Spotlight

Spotlight

Technology changing the face, perception of senior care

Posted January 2, 2019 12:01 a.m. EST

Technology continues to improve at a rapid pace, and new innovations designed for the general public could alter the way we age. (Dragon Images/Big Stock Photo)

This article was written for our sponsor, Summit Senior Solutions.

It’s a cliché to imagine a senior looking to a grandchild for help with their new iPhone or TV. New technology is always presumed to be a baffling experience for older folks, but that’s not necessarily the case anymore.

A whole new tech sector has begun exploring ways to improve the lives of seniors with very little interference.

“In the last few years, there have been a number of advances in technology that have benefited older adults,” said Mark Tribbett, president and co-founder of Summit Senior Solutions. “Many of these are helpful in supporting the maintenance of good health and, in that vein, there are a number focused on improving independence in day-to-day life. For many older adults, maintaining independence is a vital element of their mental health and is significant in avoiding depression.”

Improving independence could mean anything from making it easier to do laundry or assisting in just getting around.

One area that has attracted a lot of attention is maintaining proper medical care in the home. For the co-founder and CEO of NVOLVE, Andy Bowline, that meant ensuring older relatives knew when to take required medicine.

A simple phone alarm just wasn’t going to cut it. It had to involve family members and creating a peace of mind so every phone conversation didn’t start with, “Did you take your meds today?”

“Children are taking on a more parental role,” Bowline said. “I look at it as almost an unnecessary thing and one that technology can assist. I can open up a phone and change the temperature. How can we develop a system to monitor the medication?”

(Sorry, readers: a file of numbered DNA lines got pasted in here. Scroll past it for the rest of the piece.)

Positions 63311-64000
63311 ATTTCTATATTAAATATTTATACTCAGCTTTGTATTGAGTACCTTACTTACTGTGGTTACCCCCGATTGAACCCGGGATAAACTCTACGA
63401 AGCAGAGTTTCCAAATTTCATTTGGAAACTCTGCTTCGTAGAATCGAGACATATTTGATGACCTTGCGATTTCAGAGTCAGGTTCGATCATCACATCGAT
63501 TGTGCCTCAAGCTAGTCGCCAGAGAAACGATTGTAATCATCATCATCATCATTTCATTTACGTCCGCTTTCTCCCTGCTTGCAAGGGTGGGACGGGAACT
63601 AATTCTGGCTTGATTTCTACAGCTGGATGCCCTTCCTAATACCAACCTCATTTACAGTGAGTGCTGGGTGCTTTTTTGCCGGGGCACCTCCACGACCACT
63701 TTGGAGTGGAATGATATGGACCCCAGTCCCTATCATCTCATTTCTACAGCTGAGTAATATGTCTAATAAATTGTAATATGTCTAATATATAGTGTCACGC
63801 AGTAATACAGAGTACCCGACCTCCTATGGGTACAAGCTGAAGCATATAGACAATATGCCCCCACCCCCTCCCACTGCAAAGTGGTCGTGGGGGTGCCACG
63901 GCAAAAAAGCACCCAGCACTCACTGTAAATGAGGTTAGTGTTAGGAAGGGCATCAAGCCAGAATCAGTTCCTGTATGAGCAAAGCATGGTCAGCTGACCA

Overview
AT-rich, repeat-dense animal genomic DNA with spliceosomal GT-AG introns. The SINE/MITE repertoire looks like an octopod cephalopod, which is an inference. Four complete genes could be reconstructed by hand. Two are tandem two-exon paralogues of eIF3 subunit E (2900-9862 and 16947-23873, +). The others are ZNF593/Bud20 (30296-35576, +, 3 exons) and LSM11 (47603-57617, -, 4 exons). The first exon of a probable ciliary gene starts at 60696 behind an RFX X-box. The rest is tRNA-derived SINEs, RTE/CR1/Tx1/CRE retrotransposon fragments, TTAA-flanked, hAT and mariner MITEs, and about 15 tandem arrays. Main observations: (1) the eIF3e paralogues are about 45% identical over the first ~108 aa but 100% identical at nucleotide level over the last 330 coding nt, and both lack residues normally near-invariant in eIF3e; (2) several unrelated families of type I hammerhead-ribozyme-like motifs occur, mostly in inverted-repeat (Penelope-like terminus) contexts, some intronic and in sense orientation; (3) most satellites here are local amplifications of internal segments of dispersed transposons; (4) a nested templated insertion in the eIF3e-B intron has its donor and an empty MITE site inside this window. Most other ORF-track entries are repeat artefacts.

For NVOLVE, that process starts with the monitor. With no buttons or lights, the monitor looks just like another place to put a regular pillbox. That familiarity, utilizing an already popular weekly and AM/PM style box, was important to Bowline.

“We settled on a very familiar design with some incremental improvements,” Bowline explained. “Wiped off all the buttons -- nothing they have to learn -- keep the routine as close to what they’re used to. The pinnacle of technology is it’s there, it’s helping you, but you don’t really know it’s there. It just fits into your life seamlessly.”

Paired with the base are Minders, a series of notifications that involves family to help remind seniors when to take medication. If you ignore your morning alert to take your pill, the Minder system will escalate the notification to designated family members or care receivers.

“We leave the patient in control as to who, if anybody, is going to be part of that circle,” Bowline said. “It was kind of a no-brainer they were going to be included.”

That family inclusion was key, as it helps create a peace of mind for everyone involved.

But older adults aren’t as tech adverse as the stereotype might suggest. As baby boomers age into the senior group, that group is becoming more and more tech savvy.

“That’s probably going to have a bigger impact than just having more smartphones available,” Bowline said. “The baby boomers, as they’re aging, their acceptance of tech in their everyday lives is at a much different level than seniors today.”

Technology continues to improve at a rapid pace, and new innovations designed for the general public could alter the way we age.

Driverless cars are in development at seemingly every major tech company out there. Should those cars become commercially viable, suddenly seniors that can’t drive on their own anymore won’t have to rely on friends or family for mobility outside of the home.

Medical technology could also benefit from something like virtual reality (VR). Not just in improving the direct care of patients, but with VR, caregivers could experience a whole new world of empathy.

“For example, caregivers can use VR to experience what it’s like to walk as a 90-year-old that recently broke their hip,” Tribbett said. “That higher level of understanding of the patient’s perspective will increase the healthcare providers’ quality of the clinical care of the patient, as well as strengthen their empathy for, and understanding of, the patient’s experience.”

The increased use of technology can benefit older adults in numerous ways, from helping maintain independence, assist in staying healthy, and to help humanize and personalize any necessary additional care.

This article was written for our sponsor, Summit Senior Solutions.